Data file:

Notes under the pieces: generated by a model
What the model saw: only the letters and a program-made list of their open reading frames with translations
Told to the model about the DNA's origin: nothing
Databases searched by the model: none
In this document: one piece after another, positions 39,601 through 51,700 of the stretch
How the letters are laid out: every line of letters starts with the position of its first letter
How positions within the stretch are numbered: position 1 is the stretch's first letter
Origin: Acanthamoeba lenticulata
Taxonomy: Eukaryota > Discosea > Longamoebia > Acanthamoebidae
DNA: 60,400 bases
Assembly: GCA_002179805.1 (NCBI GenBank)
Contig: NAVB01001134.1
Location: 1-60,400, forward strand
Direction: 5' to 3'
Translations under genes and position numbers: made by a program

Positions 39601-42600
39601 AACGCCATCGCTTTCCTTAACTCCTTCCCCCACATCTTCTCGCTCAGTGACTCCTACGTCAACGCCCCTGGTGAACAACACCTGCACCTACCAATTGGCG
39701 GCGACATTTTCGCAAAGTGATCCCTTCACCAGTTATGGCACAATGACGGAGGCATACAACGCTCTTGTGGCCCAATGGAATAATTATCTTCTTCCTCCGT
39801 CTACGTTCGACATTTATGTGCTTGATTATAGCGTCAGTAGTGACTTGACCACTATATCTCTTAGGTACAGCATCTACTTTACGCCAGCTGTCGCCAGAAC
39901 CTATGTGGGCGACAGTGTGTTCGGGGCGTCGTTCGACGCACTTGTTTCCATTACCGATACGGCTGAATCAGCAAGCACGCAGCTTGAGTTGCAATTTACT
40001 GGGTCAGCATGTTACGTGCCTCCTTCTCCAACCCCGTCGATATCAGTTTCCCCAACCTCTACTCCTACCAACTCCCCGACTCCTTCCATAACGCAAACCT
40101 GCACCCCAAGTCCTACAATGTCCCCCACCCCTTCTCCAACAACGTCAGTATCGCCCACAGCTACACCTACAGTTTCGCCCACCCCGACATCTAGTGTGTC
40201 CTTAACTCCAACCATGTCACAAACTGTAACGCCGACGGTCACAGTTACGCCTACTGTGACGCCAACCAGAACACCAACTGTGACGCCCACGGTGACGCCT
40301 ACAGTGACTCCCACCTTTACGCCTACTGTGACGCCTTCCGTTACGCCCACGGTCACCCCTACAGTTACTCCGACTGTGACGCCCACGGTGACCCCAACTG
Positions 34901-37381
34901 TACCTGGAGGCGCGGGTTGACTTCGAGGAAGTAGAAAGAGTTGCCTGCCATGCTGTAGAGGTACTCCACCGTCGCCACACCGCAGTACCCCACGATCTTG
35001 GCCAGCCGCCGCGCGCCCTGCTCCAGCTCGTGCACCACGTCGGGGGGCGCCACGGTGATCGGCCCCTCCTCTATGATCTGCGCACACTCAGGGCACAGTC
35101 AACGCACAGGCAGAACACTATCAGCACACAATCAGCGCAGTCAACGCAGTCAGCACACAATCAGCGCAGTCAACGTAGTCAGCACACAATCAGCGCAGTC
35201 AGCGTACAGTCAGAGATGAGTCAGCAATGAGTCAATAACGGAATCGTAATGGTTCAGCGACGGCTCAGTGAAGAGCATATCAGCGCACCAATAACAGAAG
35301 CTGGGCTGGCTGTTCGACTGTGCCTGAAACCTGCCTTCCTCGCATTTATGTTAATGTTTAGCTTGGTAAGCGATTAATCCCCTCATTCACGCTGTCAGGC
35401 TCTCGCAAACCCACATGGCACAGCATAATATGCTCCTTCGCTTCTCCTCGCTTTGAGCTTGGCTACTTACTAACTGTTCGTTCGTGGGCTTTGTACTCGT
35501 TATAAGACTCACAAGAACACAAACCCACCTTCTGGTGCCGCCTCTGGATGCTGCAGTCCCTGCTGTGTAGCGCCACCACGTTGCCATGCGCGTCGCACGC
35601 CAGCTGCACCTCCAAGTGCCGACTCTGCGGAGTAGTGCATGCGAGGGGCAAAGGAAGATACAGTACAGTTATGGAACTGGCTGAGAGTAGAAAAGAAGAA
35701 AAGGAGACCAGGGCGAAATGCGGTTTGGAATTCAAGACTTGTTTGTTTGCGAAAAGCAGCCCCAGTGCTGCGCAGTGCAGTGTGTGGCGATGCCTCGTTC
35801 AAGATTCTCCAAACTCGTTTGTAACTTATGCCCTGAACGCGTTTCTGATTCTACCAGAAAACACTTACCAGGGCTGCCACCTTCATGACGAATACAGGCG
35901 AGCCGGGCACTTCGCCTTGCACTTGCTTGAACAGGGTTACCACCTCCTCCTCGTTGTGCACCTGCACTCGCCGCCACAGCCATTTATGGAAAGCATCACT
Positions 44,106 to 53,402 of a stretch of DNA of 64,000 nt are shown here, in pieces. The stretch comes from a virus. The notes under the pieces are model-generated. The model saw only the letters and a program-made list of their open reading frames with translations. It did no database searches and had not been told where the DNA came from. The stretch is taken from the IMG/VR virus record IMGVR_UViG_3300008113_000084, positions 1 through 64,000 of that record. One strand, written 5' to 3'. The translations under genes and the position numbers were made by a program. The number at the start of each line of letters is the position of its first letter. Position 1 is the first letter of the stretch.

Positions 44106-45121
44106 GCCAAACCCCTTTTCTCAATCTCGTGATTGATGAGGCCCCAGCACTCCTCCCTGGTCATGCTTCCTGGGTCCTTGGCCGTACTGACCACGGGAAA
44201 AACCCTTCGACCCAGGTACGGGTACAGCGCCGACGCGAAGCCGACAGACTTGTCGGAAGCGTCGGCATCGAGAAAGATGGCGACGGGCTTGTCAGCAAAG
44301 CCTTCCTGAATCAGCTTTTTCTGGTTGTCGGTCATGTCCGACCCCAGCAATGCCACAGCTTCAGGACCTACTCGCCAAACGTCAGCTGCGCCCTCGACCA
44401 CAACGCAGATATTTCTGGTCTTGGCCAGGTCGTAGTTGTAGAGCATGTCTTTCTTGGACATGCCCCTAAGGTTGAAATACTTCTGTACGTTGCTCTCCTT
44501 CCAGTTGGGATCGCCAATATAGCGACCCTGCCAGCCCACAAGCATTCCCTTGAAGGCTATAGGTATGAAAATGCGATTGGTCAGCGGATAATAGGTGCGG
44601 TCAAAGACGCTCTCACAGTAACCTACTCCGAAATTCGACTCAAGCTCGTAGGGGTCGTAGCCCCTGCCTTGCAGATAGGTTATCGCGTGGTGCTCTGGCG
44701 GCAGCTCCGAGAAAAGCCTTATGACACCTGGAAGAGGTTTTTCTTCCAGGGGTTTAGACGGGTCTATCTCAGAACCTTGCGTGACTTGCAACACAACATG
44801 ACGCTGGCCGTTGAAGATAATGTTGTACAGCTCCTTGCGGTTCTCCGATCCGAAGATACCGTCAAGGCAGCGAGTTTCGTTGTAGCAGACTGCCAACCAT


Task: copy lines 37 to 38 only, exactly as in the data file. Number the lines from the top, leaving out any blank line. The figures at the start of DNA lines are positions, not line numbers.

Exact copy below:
Positions 44,106 to 53,402 of a stretch of DNA of 64,000 nt are shown here, in pieces. The stretch comes from a virus. The notes under the pieces are model-generated. The model saw only the letters and a program-made list of their open reading frames with translations. It did no database searches and had not been told where the DNA came from. The stretch is taken from the IMG/VR virus record IMGVR_UViG_3300008113_000084, positions 1 through 64,000 of that record. One strand, written 5' to 3'. The translations under genes and the position numbers were made by a program. The number at the start of each line of letters is the position of its first letter. Position 1 is the first letter of the stretch.

Positions 44106-45121